In this museum one can become acquainted with the history and nature of the town of Chrzanów. There are rare plant and animal species from the Chrzanów region on display here, among others a collection of butterflies. It is worth paying attention to the collection of varied rocks and minerals from this region, among which, petrified araucarian trees are the most characteristic, as well as lead and zinc ores which were common trade objects throughout the centuries. The museum documents some important moments in the history of the region from prehistory to the present day. Fablok, the first factory of locomotives in Poland was established in Chrzanów in 1920. Its history is reflected in the memorabilia collected in the Museum.
The collection of Chrzanów Judaica, illustrating Jewish tradition and rituals, is especially valuable. Moreover, the Museum takes care of a Jewish cemetery established in the mid-18th century where historic matzevas (Jewish tombstones) can be found.
Among the Museum pieces, there are also collections of everyday objects: tin wares, big buttons from an Old Polish split sleeve overcoat (kontusz), 19th-century glass, patriotic clocks and jewellery from the time of the partitions of Poland.

Elaborated by Julia Czapla, Joanna Kotarba,
Licencja Creative Commons

This work is licensed under a Creative Commons Attribution 3.0 Poland License.

Photograph by Marek Antoniusz Święch, arch. MIK (2012),
Licencja Creative Commons

This work is licensed under a Creative Commons Attribution 3.0 Poland License.

ul. Mickiewicza 13,
32-500 Chrzanów

phone 32 753 87 11
Fax 32 623 51 73
page museum

Opening hours

Monday  — Tuesday
8.30 — 14.30
8.30 — 18.30
Thursday  — Friday
8.30 — 14.30
12.00 — 16.00

Ticket Prices

normal 4 PLN reduced 3 PLN

Sculpture “Bust of Róża Loewenfeld”

The sculpture presents a classicist bust of a young woman with a slightly bent head turned to the right. Admittedly, a faint resemblance of the artistic vision of the German sculptor to the actual figure raised doubts, but how many times have images been idealised, beautifying the portrayed individuals and making them look younger?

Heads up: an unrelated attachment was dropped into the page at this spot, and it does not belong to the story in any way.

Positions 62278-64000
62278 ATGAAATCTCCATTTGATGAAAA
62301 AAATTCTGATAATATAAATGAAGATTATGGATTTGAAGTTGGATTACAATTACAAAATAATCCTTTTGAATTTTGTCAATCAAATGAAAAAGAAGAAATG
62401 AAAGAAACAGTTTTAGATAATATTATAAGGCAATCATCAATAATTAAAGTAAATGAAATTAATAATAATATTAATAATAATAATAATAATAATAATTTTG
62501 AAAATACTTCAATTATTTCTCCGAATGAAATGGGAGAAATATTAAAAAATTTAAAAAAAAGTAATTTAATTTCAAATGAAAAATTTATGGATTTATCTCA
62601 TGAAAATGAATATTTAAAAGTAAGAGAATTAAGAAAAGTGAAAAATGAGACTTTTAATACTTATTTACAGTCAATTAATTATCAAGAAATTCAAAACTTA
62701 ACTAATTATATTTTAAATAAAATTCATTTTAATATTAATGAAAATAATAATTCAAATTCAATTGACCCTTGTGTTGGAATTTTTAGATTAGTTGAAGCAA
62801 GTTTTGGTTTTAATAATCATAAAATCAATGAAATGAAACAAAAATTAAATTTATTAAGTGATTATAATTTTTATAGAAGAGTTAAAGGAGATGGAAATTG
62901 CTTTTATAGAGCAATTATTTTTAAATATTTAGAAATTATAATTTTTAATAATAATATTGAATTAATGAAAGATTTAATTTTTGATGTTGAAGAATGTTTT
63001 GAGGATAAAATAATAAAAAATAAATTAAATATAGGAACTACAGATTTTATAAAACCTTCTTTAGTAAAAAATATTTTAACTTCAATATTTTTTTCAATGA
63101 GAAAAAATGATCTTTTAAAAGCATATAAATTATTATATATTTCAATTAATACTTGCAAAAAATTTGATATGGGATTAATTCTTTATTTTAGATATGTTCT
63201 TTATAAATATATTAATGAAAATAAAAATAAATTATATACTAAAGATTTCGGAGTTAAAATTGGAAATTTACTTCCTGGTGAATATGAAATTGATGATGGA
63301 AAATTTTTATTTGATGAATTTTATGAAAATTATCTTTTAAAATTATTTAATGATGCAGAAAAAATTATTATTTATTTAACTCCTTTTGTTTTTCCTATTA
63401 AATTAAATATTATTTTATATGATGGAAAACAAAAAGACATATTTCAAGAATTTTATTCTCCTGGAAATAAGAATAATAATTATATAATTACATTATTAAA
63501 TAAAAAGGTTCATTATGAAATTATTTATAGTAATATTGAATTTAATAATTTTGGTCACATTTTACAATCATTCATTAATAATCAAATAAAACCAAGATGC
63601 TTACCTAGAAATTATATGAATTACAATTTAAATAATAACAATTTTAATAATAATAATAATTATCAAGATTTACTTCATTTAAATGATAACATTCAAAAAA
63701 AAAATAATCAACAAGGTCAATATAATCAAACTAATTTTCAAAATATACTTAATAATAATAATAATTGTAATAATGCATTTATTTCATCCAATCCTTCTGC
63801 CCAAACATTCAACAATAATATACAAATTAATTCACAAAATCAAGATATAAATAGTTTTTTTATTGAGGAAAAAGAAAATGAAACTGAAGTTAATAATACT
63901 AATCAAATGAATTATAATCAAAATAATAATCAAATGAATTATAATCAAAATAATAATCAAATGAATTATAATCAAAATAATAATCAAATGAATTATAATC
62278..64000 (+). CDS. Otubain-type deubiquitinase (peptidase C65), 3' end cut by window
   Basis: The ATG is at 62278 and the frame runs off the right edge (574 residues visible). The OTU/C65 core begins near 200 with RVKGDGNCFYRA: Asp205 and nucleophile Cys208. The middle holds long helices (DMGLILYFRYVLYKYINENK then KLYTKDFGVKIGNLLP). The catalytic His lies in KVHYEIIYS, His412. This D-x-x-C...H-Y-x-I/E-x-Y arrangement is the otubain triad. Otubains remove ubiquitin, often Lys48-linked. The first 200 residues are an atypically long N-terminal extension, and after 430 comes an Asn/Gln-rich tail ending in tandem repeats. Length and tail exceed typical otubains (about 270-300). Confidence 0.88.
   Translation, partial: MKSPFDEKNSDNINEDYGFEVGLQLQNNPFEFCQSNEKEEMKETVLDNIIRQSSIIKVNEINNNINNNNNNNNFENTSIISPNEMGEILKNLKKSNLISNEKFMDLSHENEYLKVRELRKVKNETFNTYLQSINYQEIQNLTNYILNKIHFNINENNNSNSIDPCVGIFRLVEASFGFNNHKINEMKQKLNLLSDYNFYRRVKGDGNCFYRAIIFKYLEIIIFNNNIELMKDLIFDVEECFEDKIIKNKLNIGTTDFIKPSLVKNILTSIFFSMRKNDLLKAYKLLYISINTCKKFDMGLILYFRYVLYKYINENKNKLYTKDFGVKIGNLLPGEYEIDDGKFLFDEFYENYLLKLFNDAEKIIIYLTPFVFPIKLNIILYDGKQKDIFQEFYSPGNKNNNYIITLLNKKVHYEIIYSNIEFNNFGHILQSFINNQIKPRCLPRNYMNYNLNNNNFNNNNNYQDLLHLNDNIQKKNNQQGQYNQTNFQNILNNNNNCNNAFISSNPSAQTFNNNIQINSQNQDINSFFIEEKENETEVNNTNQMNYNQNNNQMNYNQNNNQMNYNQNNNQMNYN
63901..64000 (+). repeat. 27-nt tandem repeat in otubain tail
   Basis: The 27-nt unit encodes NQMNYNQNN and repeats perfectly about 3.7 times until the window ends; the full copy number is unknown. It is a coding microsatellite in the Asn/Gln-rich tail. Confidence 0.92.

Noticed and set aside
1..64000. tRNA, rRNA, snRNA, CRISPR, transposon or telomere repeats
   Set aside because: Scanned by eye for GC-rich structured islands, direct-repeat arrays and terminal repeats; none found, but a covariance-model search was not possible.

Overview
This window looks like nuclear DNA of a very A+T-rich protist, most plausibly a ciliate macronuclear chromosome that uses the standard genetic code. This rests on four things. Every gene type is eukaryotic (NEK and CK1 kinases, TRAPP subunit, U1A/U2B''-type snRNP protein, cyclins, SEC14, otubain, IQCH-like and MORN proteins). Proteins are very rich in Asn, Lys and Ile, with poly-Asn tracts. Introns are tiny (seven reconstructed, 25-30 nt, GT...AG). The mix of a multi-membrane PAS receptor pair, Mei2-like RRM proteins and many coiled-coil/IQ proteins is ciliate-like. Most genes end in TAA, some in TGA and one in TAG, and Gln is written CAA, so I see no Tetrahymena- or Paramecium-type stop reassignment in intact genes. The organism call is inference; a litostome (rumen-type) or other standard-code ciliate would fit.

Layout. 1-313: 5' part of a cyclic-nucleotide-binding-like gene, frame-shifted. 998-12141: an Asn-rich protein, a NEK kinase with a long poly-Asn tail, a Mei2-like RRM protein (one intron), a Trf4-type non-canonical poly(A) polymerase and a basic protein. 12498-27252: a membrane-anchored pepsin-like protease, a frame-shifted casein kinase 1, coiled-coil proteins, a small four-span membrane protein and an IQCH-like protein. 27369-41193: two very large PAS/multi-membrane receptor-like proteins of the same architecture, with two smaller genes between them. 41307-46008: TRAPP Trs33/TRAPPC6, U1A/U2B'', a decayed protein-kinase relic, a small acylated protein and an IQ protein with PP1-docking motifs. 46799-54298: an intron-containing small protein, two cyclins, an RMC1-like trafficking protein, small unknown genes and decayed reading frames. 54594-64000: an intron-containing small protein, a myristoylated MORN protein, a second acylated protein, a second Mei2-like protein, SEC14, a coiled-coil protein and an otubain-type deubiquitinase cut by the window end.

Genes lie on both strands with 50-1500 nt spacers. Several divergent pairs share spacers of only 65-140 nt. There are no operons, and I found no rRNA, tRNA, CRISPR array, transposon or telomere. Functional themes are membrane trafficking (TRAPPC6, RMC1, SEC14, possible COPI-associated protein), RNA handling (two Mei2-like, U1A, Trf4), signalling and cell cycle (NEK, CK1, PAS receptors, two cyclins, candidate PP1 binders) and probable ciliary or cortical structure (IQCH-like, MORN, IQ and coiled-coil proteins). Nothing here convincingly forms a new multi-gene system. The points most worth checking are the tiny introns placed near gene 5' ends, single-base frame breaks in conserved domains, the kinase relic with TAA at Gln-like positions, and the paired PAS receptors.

Jewish wedding ring

The Jewish wedding ring was purchased in 1985 in “Desa”. Its owner is unknown. The ring is decorated with a floral motif and a Jewish inscription, Mazel Tov [Good luck]. It is topped with a model of a building — a symbolic depiction of the buildings in Jerusalem.

Sculpture “St. Stanislaus” (“St. Martin of Tours”?)

The sculpture was made of polychrome and gilded lime wood. It presents the Saint in bishop’s robes, in a lively position: his body is slightly turned to the left and bent, his left leg lunged. The bishop is holding the hem of the coat in his right hand. With his left hand, he is picking up a man with a moustache from the ground, dressed in a short hooded coat and trousers, depicted in a reduced scale.

Hanukkah lamp

It was probably created at the turn of the 20th century. Its base rests on three lying lions. The profiled stem is finished with a figure of an eagle with outspread wings. Eight semi-circular branches are attached to the stem with clips.

Sculpture “In the Theatre Box” by Luna Amalia Drexler

The sculpture represents a figure of a sitting woman depicted from the waist upwards. The woman is holding binoculars and slightly leaning out of the theatre box, assumedly to take a better look of the details of the artistic event in which she is participating. There is a satisfaction, or even reverie visible on her face. Is it because of the play?

Kiddush goblet

Kiddush translates from Hebrew as “sanctification.” The ceremony is celebrated at the beginning of the Sabbath and other holidays, by saying a special blessing over a cup of red sweet wine (or red grape juice).

Welcoming goblet

Welcome cup was a decorative container for drinking beer in guild inns during important celebrations. Its Polish name wilkom comes from the German greeting willkommen [welcome]. Each newly arrived guest had to empty the cup filled with an alcoholic beverage in honour of the guild. The production of such cups developed in Germany in the 2nd half of the 16th century, and later spread throughout Europe.

Besamin tower box

One of liturgical utensils of the Jewish faith is a vessel for scents called a spice tower (Hebrew: bassamim, psumin-byksy) used during Sabbath. This spice tower represents the most common turret type in the shape of a multi-storey synagogue.